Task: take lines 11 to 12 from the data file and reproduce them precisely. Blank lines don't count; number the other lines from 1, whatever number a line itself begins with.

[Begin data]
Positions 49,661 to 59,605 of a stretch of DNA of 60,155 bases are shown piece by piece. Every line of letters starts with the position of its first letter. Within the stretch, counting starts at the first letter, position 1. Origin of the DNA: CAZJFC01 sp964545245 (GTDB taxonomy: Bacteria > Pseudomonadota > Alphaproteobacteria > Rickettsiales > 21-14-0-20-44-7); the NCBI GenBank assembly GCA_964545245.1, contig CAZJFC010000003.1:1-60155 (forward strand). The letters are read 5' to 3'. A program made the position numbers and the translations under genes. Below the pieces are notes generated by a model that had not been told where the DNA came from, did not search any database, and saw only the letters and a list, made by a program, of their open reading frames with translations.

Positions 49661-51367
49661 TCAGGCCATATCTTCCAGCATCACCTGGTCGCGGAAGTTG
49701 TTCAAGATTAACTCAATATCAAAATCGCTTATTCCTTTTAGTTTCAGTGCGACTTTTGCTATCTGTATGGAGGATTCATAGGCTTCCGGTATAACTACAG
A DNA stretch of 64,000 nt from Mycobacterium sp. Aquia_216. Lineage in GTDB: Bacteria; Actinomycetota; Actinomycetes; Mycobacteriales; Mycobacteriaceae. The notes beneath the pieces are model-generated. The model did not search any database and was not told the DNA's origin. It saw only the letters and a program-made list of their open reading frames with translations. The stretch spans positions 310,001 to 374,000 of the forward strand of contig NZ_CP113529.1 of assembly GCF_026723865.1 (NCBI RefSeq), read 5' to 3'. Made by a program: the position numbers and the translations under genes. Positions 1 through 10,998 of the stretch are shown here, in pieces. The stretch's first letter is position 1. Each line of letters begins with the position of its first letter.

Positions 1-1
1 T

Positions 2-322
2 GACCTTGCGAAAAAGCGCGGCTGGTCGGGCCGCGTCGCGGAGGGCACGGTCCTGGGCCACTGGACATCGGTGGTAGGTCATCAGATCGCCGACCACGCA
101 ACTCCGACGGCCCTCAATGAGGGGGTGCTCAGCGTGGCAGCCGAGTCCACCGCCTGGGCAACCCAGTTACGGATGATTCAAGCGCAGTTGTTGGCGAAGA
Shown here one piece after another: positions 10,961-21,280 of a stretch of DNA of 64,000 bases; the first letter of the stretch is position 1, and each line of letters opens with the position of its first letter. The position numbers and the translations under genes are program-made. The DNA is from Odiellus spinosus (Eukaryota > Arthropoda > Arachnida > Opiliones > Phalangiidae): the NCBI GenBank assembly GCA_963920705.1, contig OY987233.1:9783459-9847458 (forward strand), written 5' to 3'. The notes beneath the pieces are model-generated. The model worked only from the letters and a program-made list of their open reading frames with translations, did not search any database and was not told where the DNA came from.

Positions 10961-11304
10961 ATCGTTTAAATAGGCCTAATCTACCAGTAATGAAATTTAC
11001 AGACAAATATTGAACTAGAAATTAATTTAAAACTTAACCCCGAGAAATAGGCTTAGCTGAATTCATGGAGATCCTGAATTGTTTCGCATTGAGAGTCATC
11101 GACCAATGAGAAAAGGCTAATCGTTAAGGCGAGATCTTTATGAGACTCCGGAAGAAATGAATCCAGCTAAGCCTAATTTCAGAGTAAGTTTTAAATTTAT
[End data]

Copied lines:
Shown here one piece after another: positions 10,961-21,280 of a stretch of DNA of 64,000 bases; the first letter of the stretch is position 1, and each line of letters opens with the position of its first letter. The position numbers and the translations under genes are program-made. The DNA is from Odiellus spinosus (Eukaryota > Arthropoda > Arachnida > Opiliones > Phalangiidae): the NCBI GenBank assembly GCA_963920705.1, contig OY987233.1:9783459-9847458 (forward strand), written 5' to 3'. The notes beneath the pieces are model-generated. The model worked only from the letters and a program-made list of their open reading frames with translations, did not search any database and was not told where the DNA came from.

Positions 10961-11304